A friend and I are having a debate about a most perplexing piece of English grammar. Now, I am a native English speaker, and he is Polish - this means that he is rather clued up on the grammatical side of things, whereas I know diddly squat, but know what feels right.

We were discussing Poland's next world cup match tomorrow, when Poland plays against Colombia, and I wrote to him after he me sent a heartwarming video (jokingly, of course), that 'I think threats of stoning if they don't succeed would be more effective.'

He replied that such a sentance should be in the second conditional tense, and thus go like 'I think threats of stoning if they didn't succeed would be more effective.'

So after a lively debate as to whether this is the second, first, or not even a conditional, I have no choice but to turn to the denizens of the interweb, to ask them to apply their grammatical expertise to resolve this vital question.

3 Answers 3


First, Second, Third, or Nth Conditional are terms that have been made up by certain teachers of English as a Foreign Language, most of whom are not native speakers of English. They are used only by some teachers (and, of course, their students, who have no alternative but to believe their teachers). They are not terms used by English grammarians, and they are completely unknown to native speakers educated in Anglophone schools.

Since, as you say, Anglophone schools teach native speakers diddly squat about English grammar, settling on proper terminology is not simple. Everybody wants to use the terms they're familiar with, even if they're not sure what they mean, nor how to distinguish the First from the Nth Conditional.

There are only two tenses in English: present and past. There is, in particular, no Conditional tense, of any number. There are, however, many, many (hundreds, even thousands) of syntactic constructions in English. To express opinions about causation and probability, English uses a number of such constructions, but there are far more than 4 (or whatever the canonical number of "conditional tenses" is sposta be; I've never seen a coherent description or count, personally).

As for the sentence you're asking about,

  • I think threats of stoning if they don't succeed would be more effective.

it's perfectly fine, because there's no requirement for the if clause to be in the past tense,
though that's OK, too.

  • I think threats of stoning if they didn't succeed would be more effective.

Generally the tense shift in if...then expressions is optional, not obligatory,
especially if you're dealing with a potential condition instead of a counterfactual one.


This centres around the position in time of the action.

If you are focusing on 'threats' this is referring to the team's success in the future, in which case 'don't' is most appropriate.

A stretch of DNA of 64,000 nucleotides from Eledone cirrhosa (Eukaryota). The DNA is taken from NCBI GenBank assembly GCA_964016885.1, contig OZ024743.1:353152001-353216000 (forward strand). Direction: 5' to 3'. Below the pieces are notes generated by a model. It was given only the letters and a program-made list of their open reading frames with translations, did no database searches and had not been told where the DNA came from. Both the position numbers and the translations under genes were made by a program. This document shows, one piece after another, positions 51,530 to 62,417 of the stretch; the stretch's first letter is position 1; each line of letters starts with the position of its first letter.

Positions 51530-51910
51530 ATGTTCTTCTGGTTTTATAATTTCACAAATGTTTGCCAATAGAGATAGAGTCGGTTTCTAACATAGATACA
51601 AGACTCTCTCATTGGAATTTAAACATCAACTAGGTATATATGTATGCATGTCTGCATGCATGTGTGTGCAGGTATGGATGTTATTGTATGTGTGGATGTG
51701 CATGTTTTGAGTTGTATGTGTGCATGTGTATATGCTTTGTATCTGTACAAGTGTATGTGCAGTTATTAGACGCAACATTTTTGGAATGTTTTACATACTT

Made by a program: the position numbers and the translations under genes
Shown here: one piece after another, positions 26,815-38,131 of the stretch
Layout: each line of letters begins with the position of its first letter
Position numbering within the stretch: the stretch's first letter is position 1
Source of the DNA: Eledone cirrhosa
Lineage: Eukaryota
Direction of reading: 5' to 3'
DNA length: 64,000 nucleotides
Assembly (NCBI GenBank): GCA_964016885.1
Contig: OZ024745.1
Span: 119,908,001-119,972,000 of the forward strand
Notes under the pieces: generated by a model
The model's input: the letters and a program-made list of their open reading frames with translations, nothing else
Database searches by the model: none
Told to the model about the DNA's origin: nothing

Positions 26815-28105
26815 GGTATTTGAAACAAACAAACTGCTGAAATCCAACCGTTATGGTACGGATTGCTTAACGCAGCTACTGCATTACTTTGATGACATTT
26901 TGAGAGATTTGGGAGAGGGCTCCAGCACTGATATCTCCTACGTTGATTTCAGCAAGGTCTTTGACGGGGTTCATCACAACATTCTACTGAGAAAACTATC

I think threats if they don't succeed would be more effective.

If you are focusing on the act of 'stoning', this will be referring to the team's success in the past, in which case 'didn't' is most appropriate.

I think stoning if they didn't succeed would be more effective.

(Call it a 1-1 draw...)

  • Thanks for the answer. As a follow up question, how far does this matter relate to difference in conditionals, i.e. first, second? Commented Jun 23, 2018 at 15:32

This isn't a straightforward conditional structure, which is why it appears to be a "mixed" conditional. It isn't, and so the 1st or 2nd conditional grammar "rules" don't apply.

If we trim the sentence down to just what appear to be the two conditional clauses, it makes no sense: "If they don't succeed would be more effective." What? It's nonsense. In a conditional structure, the two clauses should directly relate to each other with a cause-and-effect relationship, but here they don't. And where's the subject of the verb "would" gone?

So what actually is it? I'm scratching my head on this one, but here's my guess:

I think threats (of stoning if they don't succeed) would be more effective.

The section in brackets that contains the "if" is a prepositional phrase adding additional information to the noun "threats". The prepositional phrase (of stoning...) has had an extra clause tacked onto it with "if" to add a condition to the threats. As for using 1st conditional type language rather than 2nd, "if they don't succeed" makes more sense than "if they didn't succeed", because there's a real possibility they'll play and lose matches. No need for hypothetical language.

And how about the would? The verb "would" is not the main clause to match that "if" clause. "Would be" is the verb to go with the noun "threats". "Threats of stoning would be more effective". This is in hypothetical language so uses "would" because the speakers are joking and don't expect it to really happen (we hope!).

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